It goes without saying that economic fluctuations during the past 2½ years, largely caused by the global COVID-19 pandemic, have had dramatic effects on every facet of our social life in ways that we could hardly have imagined before.
These include imposed social distancing, subsequent job losses, supply chain issues, a government-funded recovery and what now appears to be an impending recession. In the construction industry, the short-term impacts are already consequential and, in the long-term, could be even more so.
This is especially true in residential construction. Based on experience, with inflation and rising interest rates, we should be looking at a slowdown, particularly in the entry-level and first-move-up markets. This is currently not the case, however, because new-home construction has been unable to keep up with demand. Residential housing is being impacted by a severe labor shortage, resulting in labor costs that are higher and slower production schedules. In addition, the supply chain for construction materials has been severely disrupted, and it may take many years before the supply chain will return to normal.
For example, the cost of lumber has seen extreme fluctuation, as high as 400 percent more than pre-pandemic levels. Now, it’s in a free fall, but the cost is still significantly higher than three years ago. Supply issues also extend to products like dishwashers, refrigerators and other appliances, which are backlogged. In the past, builders would acquire these items when homes were near completion. Today, builders and contractors are buying whatever they can find and storing until needed.
Today, there is enough backlog in production that sales are not immediately impacted, but cost of construction is so volatile that some homebuilders cannot even guarantee a final price; the consumer has to bear part of the risk. The choked supply is also exacerbated by investors and cash buyers who are pushing out traditional buyers. But though homes are much more expensive than they were in the last recession, the market fundamentals are much different, and we should not see a large uptick in foreclosures. This will not be a housing collapse; but if we go into a recession, it will be more like a stall.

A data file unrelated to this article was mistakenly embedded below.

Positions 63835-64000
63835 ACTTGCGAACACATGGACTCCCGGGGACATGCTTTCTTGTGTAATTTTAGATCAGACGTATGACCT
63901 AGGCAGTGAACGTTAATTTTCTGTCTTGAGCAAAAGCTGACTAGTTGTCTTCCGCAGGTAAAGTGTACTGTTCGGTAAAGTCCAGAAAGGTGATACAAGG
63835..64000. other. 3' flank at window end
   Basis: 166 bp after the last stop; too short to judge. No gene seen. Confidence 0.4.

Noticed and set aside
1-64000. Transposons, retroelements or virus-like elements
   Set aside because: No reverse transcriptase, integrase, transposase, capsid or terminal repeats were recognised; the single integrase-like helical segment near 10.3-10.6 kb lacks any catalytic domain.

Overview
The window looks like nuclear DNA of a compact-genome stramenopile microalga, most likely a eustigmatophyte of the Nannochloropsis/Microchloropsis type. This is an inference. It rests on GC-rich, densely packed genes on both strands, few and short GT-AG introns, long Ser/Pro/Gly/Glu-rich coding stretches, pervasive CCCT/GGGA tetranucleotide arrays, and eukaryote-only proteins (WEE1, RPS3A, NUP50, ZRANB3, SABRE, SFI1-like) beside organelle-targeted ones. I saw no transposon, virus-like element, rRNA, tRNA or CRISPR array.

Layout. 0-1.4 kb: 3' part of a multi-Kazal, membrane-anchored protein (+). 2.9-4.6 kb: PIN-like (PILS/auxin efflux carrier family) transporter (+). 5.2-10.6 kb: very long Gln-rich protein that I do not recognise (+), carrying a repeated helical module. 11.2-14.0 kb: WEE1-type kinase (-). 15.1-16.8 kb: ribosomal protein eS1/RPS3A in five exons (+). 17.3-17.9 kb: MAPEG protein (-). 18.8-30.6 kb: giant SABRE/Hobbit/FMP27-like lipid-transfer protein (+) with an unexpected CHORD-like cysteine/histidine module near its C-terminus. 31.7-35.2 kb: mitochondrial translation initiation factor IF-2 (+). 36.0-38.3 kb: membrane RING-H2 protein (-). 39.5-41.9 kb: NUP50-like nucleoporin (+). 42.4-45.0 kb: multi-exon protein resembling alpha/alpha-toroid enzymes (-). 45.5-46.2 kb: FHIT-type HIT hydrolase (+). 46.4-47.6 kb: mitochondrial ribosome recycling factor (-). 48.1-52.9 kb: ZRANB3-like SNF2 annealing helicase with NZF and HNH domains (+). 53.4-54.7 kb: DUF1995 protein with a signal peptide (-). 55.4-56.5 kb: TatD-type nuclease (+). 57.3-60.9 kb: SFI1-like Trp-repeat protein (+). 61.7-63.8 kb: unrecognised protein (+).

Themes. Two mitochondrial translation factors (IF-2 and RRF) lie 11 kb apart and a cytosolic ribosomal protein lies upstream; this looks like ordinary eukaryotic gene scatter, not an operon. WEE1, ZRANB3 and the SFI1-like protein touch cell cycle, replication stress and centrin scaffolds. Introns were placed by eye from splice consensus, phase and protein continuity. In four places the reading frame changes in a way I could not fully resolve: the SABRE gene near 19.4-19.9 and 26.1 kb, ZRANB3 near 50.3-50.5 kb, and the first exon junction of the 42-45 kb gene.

Multifamily housing in the post-pandemic world will continue to stay strong; if people can’t buy a house, they are going to have to rent. Existing apartment building renovation and new apartment construction projects are also expanding, but construction cost and supply issues are still very much a factor in product delivery. In a recent development, single-family homebuilders are also looking at creating communities of for-rent detached homes. These communities are specifically designed to appeal to entry-level homeowners.
American Homes 4 Rent, a national leader in that segment, currently has 55,000 single-family homes in 22 states, a model that many other homebuilders are watching closely.
One area of the housing market that is most perilous is affordable housing for low-income families and seniors on fixed income. It is estimated that there is a shortage of more than 70,000 affordable housing units in Southern Nevada alone, and as construction costs grow and supply diminishes, more people are going to be priced out.
The commercial construction market has seen its own challenges. Historically, the typical commercial development pattern is that commercial stays strong even when residential weakens because of larger backlogs, typically in excess of one year. Commercial could slow if a looming recession lasts longer than a year.
However, there are other factors in play with retail and office space. Before the pandemic, bricks-and-mortar retail spaces were already in decline because of the rise in on-line sales. Over the past two years, we have seen online sales rise even more. There will still be moderate growth in retail, but I doubt we will ever see another major mall development any time soon, other than one attached to a resort complex.
Office space may undergo a similar evolution. During the pandemic, a large part of the traditional office labor force was encouraged, and even mandated, to work from home. As the economy has rebounded, there is now a tug of war developing between those who want to remain at home and offices that want to go to full operations. New office construction will stay level while this evolution takes place.
If there is a bright spot in commercial development, it is in the big-box industrial arena, which will continue to grow because of online shopping; there will be a big need for warehouse space and large distribution centers.
With all construction, whether it is residential, multifamily or commercial, we are entering a new normal, and we won’t fully know what that normal is for a few years to come.
Kevin Booth is the CEO of WestCor Cos., a leader in the construction industry, where he is responsible for determining the company’s growth, direction and strategy, as well as its values and mission.